• (CANCELLED) (P69) Validation of the Modeling Methodology for Projecting the Spawning Location of Grass Carp Ctenopharyngodon Idella in the Sandusky River
    • (CANCELLED) (P70) Abundance of Invasive Rusty Crayfish by eDNA and Traditional Survey in View of Fish Assemblages and Habitat Quality
    • (CANCELLED) (P72) Introducing the electrified dozer trawl for sampling Silver Carp and fish communities in a lotic system
    • (CANCELLED) (P83) Routine Respiration Rates of Larval and Juvenile Lake Sturgeon (Acipenser fulvescens)
WEDNESDAY, JANUARY 30
  • 11:00am
    • (CANCELLED) (SYMPOSIA-16) Behavioral Approaches to Mitigating Human-Wildlife Conflict
  • 1:30pm
    • (CANCELLED) (WILDLIFE: LIGHTNING TALK) Salamanders & Strip Mines: Effects of Extreme Habitat Disturbance on Genetic Diversity of Terrestrial Salamanders in Eastern Ohio

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Tuesday, January 29 • 6:00pm - 9:00pm
(P60) Structural Differences in Two Techniques for Snag Creation in the Huron-Manistee National Forest

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AUTHORS. Madison T. Nadler, Brittany A. Shelton-Dooley – Wittenberg University; Kimberly A. Piccolo, Scott A. Warsen – US Forest Service; Richard S. Phillips, Wittenberg University

ABSTRACT.      Snags have great ecological value because they may have cavities, which provide critical habitat for many animals. In the Huron-Manistee National Forest, snags are created in red pine timber plantations to simulate the number of snags typically found in naturally growing forests. This study compares the value of snags created by topping in 2011 to snags created during a prescribed burn in 2010. GIS/GPS was used to locate and mark snag clumps. Height, DBH, decay class (1-5), and cavity presence was recorded for each clump and compared between and across snag creation type. The burned snags were planted in 1936 or 1938 and the topped snags were planted in 1936 or 1965 but the average DBH of each was similar (burned x¯ = 10.8in; topped x¯ = 10.5in). The presence of cavities below 20ft was compared between burned and topped snags. The average height for burned snags was 42.5ft and topped snags were cut at 20ft, but cavities appeared to be located near the tops of snags regardless of their height. The majority of cavities (83.8%) in topped snags were in decay classes one (59.1%) and two (24.5%). In burned snags, the majority of cavities (87.5%) were in decay classes one (18.8%), two (37.5%) and three (31.3%) with decay classes two and three containing the majority of the cavities (68.8%). Below 20ft, topped snags had a greater percentage of cavities (14.9%) than burned snags (6.7%), although there was a greater percentage of cavities in burned snags overall (burned = 24.8%). Creating snags via topping appears to be worth the investment as wildlife appears to use topped snags as much as snags created in a prescribed burn (topped = 49 cavities; burned = 59 cavities). In the future, studies will also compare snags created during the Meridian wildfire of 2010.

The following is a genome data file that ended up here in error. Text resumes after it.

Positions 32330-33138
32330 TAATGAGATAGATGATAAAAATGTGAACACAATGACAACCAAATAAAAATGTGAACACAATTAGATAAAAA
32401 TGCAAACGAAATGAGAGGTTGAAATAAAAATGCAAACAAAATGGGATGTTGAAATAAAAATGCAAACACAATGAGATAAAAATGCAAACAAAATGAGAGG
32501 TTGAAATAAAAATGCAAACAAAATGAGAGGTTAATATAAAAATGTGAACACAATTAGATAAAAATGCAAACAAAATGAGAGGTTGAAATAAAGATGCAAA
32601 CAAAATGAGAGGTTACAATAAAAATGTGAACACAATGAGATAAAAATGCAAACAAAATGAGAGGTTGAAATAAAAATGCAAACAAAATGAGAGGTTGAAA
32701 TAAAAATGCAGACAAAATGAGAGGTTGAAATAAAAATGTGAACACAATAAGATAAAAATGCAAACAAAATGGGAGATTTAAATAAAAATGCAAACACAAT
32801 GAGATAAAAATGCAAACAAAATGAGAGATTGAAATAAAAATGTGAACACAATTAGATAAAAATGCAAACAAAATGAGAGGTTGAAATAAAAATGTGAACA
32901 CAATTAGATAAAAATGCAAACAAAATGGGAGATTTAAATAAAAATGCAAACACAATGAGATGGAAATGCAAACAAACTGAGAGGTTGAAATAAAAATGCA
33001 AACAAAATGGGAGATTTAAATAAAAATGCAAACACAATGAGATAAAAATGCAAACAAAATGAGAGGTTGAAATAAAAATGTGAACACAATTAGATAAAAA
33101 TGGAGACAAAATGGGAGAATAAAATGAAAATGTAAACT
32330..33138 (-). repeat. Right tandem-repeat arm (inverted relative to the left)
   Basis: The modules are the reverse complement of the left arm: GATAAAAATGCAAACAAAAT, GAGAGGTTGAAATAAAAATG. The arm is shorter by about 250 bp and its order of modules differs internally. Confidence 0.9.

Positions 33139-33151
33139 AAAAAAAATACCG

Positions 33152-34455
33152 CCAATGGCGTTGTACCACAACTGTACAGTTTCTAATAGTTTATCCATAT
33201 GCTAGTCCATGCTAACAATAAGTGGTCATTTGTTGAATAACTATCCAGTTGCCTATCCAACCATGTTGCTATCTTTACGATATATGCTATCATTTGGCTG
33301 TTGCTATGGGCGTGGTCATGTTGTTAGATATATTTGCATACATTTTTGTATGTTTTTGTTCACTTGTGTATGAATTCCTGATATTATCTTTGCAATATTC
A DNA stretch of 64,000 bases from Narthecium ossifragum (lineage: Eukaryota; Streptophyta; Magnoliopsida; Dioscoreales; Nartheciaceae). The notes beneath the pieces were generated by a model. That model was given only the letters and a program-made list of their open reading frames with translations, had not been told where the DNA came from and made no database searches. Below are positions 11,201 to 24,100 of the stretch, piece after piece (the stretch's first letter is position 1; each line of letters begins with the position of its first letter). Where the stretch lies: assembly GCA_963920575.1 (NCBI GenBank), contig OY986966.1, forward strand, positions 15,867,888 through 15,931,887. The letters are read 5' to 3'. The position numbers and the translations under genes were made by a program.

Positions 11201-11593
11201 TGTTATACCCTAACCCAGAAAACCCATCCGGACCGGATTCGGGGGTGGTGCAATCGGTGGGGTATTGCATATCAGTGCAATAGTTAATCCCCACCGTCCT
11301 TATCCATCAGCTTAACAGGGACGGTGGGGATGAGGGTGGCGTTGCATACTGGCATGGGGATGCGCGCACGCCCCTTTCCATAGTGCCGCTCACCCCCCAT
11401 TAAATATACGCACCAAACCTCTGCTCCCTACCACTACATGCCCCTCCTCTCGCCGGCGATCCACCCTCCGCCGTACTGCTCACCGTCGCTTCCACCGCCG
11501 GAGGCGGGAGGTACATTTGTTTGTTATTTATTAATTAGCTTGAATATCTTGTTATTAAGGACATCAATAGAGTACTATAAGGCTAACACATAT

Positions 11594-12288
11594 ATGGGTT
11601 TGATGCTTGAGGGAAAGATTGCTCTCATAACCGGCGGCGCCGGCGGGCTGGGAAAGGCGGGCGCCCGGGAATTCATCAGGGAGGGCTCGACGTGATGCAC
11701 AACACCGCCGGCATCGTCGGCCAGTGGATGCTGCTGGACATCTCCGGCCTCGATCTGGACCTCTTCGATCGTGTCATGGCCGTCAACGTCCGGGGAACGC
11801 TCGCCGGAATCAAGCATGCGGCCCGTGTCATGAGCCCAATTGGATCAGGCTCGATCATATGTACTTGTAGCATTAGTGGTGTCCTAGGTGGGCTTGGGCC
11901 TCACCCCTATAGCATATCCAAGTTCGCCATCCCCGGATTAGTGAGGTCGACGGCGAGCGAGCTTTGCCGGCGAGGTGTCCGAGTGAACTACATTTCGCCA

Tuesday January 29, 2019 6:00pm - 9:00pm
SUPERIOR BALLROOM C/D

Attendees (1)